BARTLESVILLE, Okla. - Bartlesville's water violated a federal standard for the presence of coliform bacteria in August, but residents are not to be alarmed, according to city officials.
According to a public notification the city mailed to Bartlesville residents during the weekend, out of 40 samples taken in August to test the water for coliform, seven samples tested positive – exceeding the Environmental Protection Agency's standard that no more than two samples, or five percent of the samples, test positive.
The notice said the situation is "not an emergency," saying is no need for residents to boil their water or take other corrective action, but added "people with severely compromised immune systems, infants and some elderly" may be at increased risk and "should seek advice about drinking water from their health care providers."
City officials said in the letter coliform bacteria are generally not themselves harmful, are naturally occurring in the environment and are "used as an indicator that other potentially harmful bacteria may be present."
The notification further states, however that follow-up tests revealed no E. coli or other such harmful bacteria.
Additionally according to the notice, samples taken the same month from throughout Bartlesville's water distribution system showed chlorine treatment in the water ranged from 1.45 to 2.24 parts per million, well above the EPA minimum chlorine concentration of 1 part per million.
According to the notice, all seven samples that tested positive for coliform "were above the minimum disinfection level." All retake sample have returned negative.
When contacted by 2NEWS about the notice, City of Bartlesville Water Utilities Director Mike Hall voiced a suspicion that the coliform found did not come from the water system, due to its exceedingly high chlorine levels.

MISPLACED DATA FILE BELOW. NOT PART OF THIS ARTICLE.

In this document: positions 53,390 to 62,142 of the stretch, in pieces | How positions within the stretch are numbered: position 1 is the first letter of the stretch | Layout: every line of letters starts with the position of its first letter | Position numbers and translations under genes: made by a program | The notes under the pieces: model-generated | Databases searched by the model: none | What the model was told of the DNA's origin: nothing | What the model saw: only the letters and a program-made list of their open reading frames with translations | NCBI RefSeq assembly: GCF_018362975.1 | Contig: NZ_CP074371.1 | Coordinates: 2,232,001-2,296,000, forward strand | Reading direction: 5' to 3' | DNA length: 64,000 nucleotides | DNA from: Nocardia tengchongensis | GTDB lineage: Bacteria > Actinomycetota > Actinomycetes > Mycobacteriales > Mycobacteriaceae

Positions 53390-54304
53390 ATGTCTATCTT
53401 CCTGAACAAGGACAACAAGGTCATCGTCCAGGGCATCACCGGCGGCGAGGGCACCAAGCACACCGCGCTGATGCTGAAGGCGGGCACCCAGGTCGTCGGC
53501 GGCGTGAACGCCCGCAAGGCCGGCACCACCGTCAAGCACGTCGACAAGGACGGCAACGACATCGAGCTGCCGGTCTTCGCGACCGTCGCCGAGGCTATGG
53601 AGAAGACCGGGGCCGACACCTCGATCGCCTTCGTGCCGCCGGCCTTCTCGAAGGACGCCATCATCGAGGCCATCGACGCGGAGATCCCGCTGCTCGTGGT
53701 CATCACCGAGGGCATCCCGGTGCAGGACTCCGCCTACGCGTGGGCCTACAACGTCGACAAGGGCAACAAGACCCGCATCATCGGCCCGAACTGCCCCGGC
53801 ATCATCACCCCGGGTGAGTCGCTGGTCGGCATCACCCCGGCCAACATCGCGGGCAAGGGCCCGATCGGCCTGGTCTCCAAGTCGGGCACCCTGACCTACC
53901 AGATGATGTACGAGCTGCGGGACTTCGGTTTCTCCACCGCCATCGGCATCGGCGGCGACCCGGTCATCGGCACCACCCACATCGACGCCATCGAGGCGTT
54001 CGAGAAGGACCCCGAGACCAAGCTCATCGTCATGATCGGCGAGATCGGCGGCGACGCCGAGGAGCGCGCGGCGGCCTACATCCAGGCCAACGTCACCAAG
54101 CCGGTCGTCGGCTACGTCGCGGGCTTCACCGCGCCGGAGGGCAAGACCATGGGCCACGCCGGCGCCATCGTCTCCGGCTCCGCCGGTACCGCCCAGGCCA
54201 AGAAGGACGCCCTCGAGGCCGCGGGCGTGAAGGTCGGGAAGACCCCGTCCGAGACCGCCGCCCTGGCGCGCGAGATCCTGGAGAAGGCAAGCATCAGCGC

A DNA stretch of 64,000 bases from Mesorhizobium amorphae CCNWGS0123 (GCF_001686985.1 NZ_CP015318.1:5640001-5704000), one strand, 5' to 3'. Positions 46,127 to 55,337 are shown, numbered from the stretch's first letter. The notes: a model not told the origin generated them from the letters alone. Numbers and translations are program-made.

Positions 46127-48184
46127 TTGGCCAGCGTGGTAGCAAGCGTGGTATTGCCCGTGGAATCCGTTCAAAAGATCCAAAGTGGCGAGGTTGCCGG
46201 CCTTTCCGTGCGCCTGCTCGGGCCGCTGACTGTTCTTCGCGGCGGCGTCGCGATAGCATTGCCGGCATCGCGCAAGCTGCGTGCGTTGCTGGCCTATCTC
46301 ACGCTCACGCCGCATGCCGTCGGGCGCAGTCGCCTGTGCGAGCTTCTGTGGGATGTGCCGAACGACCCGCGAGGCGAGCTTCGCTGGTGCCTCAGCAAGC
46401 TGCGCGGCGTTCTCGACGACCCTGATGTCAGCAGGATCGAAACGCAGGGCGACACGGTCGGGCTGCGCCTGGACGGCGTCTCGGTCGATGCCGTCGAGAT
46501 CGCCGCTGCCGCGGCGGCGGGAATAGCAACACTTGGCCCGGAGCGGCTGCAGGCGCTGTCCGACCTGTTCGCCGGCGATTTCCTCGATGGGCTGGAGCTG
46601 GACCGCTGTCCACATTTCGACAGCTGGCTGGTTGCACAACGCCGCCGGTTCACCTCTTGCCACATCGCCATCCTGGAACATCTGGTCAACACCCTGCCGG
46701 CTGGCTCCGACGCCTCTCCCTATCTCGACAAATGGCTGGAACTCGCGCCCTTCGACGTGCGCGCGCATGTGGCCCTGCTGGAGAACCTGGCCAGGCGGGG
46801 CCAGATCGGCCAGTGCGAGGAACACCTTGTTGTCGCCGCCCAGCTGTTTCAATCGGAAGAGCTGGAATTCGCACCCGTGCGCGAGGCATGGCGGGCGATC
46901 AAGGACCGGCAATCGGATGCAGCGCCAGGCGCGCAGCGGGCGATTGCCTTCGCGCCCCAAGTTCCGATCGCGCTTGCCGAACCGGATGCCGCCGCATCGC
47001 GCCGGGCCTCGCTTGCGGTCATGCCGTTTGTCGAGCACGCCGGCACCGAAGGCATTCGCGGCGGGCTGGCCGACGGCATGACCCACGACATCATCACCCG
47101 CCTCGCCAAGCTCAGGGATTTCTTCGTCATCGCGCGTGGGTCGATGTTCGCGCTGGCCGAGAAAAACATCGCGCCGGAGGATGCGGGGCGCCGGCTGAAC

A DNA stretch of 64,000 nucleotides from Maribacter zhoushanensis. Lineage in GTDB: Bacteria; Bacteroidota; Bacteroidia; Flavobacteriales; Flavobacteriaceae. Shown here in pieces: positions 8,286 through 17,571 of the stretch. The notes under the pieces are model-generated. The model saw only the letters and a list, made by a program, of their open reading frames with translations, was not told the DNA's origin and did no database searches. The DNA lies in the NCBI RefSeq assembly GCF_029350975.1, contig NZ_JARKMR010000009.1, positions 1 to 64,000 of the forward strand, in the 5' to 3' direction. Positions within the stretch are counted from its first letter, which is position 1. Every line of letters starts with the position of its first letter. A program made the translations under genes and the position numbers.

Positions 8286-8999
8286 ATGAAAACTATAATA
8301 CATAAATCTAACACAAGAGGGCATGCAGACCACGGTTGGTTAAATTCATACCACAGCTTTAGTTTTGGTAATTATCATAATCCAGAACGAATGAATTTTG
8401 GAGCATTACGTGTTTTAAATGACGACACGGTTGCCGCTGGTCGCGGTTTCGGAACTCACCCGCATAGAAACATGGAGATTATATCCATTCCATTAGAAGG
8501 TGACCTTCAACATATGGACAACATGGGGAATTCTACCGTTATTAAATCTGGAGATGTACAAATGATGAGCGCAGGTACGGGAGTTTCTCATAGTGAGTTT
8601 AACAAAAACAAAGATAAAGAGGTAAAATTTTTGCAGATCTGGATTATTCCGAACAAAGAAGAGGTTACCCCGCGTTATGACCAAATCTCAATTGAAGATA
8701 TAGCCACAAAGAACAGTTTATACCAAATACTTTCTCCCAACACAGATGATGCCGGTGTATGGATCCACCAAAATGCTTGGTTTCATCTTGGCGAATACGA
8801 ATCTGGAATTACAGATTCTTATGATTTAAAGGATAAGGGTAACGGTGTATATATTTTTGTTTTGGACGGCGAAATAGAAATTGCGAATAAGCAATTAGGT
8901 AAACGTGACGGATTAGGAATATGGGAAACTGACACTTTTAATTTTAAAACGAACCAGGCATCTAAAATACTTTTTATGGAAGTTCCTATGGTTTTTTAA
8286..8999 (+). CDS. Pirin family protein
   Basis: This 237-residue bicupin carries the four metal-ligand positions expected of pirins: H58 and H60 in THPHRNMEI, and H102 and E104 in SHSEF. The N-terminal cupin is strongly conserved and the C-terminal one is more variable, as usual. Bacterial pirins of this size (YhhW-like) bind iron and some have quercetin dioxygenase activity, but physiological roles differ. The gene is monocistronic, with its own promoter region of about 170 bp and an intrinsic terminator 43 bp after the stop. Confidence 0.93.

"You can't have those (bacteria) live in water with that amount of chlorine," he said. "If I were guessing, I would say the samples were contaminated as they were being taken or during testing."
Hall said 30 samples taken from throughout the city's water distribution system as part of a recent test for concentrations of lead and copper revealed no lead and showed copper levels well below the the EPA standard.
In an update on a taste and odor study for which the city hired an engineering firm last month to find solutions to prevent an odd-tasting and smelling water issue Bartlesville residents experienced in August, Hall said Kansas City-based Black & Veatch has completed its visit to Bartlesville's water treatment plant.
He said the firm is now conducting an analysis of the information it collected to present possible treatment alternatives and an engineering report to the council in the coming months.